… Your Meals Aren’t Actually Costing you Retirement
One of the best things about working in the city is that there’s a ton of great restaurants and dining areas surrounding me. Delicious grass-fed burgers, fresh sushi with ingredients containing locally caught fish, all organic vegan sandwiches, and probably my favorite, the local McDonald’s joint with its piping hot fries and juicy McPick 2 for $5 deals.
When you’re working in corporate, chances are, you’ve got a lot going on with crazy deadlines and overly demanding customers. A good way to start your day is with a cup of coffee. Then, lunch time rolls around and you’re either interested in ordering from Peach or going downstairs to the Italian joint to pick up a box of pasta. What you don’t realize is, on top of spending $3.50 for your cup of daily Joe, you are also paying more than $12 for your lunch meal. Every. Day.
Let’s say on average you work 250 days of the year. Let’s also say your lunch on average is $12. If you were to buy lunch every work day for $12, you would spend $3,000 a year. If lunch was on average $14, that cranks you up to $3,500 a year. What about that morning cup of Joe for $3.50 a cup? $875.
What’s crazy is that the people that work around me do this everyday. Actually, some of them will have two cups of coffee everyday (their morning cup as they walk into the office and another after lunch). Some of my colleagues buy their lunches everyday as it is easier to get take out, come back to their desk, and finish on what they were working on.
At 3 years, you have spent $9,000 on lunch meals. If you think a cup of coffee a day or two is why you are living paycheck to paycheck or not being able to save money… You are wrong. That is not the complete reason, it is only partial. It is not even the lunch meal. It’s your spending habit. If you are not realizing how a cup of coffee or even a lunch-a-day is impacting your ability to save money, it is because you need to work on your spending.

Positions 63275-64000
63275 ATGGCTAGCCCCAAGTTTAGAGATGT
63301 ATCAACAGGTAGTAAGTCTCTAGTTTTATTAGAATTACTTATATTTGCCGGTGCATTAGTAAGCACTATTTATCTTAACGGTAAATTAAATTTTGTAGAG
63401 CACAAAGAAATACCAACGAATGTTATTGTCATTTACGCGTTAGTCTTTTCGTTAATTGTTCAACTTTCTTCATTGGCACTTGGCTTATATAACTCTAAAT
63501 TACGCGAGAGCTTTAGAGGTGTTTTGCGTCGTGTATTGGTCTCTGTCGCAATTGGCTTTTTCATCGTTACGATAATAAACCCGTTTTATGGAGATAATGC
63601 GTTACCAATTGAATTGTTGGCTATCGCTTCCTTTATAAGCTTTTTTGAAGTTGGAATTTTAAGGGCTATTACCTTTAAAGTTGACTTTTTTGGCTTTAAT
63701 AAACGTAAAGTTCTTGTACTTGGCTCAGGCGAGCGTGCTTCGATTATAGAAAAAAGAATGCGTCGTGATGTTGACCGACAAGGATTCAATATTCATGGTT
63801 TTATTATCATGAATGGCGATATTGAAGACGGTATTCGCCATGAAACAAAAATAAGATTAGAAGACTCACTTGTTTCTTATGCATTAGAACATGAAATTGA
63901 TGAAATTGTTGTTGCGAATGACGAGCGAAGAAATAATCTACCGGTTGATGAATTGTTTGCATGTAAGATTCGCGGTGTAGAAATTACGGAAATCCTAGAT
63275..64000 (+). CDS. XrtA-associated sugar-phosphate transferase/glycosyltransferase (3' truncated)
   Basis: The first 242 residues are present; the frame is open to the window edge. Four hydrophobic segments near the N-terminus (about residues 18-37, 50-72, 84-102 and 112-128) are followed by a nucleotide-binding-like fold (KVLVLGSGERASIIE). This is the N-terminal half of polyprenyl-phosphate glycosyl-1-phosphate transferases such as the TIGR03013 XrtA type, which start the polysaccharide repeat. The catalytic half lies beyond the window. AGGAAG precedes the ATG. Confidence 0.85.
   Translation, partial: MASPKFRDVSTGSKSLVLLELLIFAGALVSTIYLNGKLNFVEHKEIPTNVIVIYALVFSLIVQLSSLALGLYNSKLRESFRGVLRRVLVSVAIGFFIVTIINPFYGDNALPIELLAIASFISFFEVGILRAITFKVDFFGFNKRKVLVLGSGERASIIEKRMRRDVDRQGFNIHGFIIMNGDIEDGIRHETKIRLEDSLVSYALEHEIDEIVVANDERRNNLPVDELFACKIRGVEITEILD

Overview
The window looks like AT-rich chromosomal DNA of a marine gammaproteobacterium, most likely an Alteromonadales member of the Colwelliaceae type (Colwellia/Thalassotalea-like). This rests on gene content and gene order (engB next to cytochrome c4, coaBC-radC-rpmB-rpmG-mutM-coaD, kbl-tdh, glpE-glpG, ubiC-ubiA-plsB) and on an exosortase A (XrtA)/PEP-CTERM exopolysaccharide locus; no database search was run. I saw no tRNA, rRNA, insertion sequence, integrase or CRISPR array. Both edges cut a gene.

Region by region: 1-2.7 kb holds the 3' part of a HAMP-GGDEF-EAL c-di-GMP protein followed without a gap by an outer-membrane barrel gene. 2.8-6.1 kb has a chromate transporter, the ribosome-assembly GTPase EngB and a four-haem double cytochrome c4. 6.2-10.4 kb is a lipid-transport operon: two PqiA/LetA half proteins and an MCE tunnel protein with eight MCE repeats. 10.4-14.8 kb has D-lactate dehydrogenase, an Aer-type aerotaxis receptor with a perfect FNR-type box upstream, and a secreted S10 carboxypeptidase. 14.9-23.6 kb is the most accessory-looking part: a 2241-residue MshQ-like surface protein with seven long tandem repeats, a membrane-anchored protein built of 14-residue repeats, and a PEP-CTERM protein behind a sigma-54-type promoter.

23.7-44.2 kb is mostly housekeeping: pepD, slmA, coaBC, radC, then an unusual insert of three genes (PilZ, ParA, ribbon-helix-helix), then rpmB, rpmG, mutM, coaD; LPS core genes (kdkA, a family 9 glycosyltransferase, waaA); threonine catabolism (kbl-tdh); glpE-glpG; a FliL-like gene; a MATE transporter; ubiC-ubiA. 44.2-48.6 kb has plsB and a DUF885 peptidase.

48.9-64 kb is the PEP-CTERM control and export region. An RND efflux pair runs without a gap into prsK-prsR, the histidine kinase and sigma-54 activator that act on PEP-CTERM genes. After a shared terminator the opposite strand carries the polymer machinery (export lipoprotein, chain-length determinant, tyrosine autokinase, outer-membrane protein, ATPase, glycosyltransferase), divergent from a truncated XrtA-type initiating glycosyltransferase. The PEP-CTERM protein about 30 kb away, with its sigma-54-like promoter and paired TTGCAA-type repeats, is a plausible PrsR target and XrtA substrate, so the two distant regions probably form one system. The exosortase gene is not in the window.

I mean, wouldn’t it be GREAT to put $3,000 away into savings? Whether you want to use it for retirement, an emergency fund, or to save up for a car or a house… That is $3,000 more. But you can’t get there if you are buying take-out everyday.
Now stepping back, let’s look at the bigger picture. Of course, I am not saying don’t get takeout or buy lunch, ever. I mean, even I find myself buying lunch a few times a month at work! The point is, something as “small” as buying lunch can add up quickly. After all, if you look at your bank statement, you’re not just spending money on lunches and coffees. You’re buying all sorts of things everyday. The best way to get in control of your spending is to… Review it! And then, find areas to trim from.
- Review your spending habit. Duh! Divide your costs into categories to figure out where you are spending the most of your money. Plus, you can figure out what the crazy costs are and see if there are ways to trim your spending.
- Find alternatives. For example, if your biggest spending area is food, can you make your own cup of coffee? Can you pack your own lunch?
- Are you paying for what you aren’t using? Do you really need that gym, Netflix, HBO, Spotify or World of Warcraft membership?
- Pay in cash. If swiping a plastic card makes buying things easy for you, how about switching to cash instead? Give yourself a budget by having a certain amount of cash every week or month to spend and try not to resort to using your card.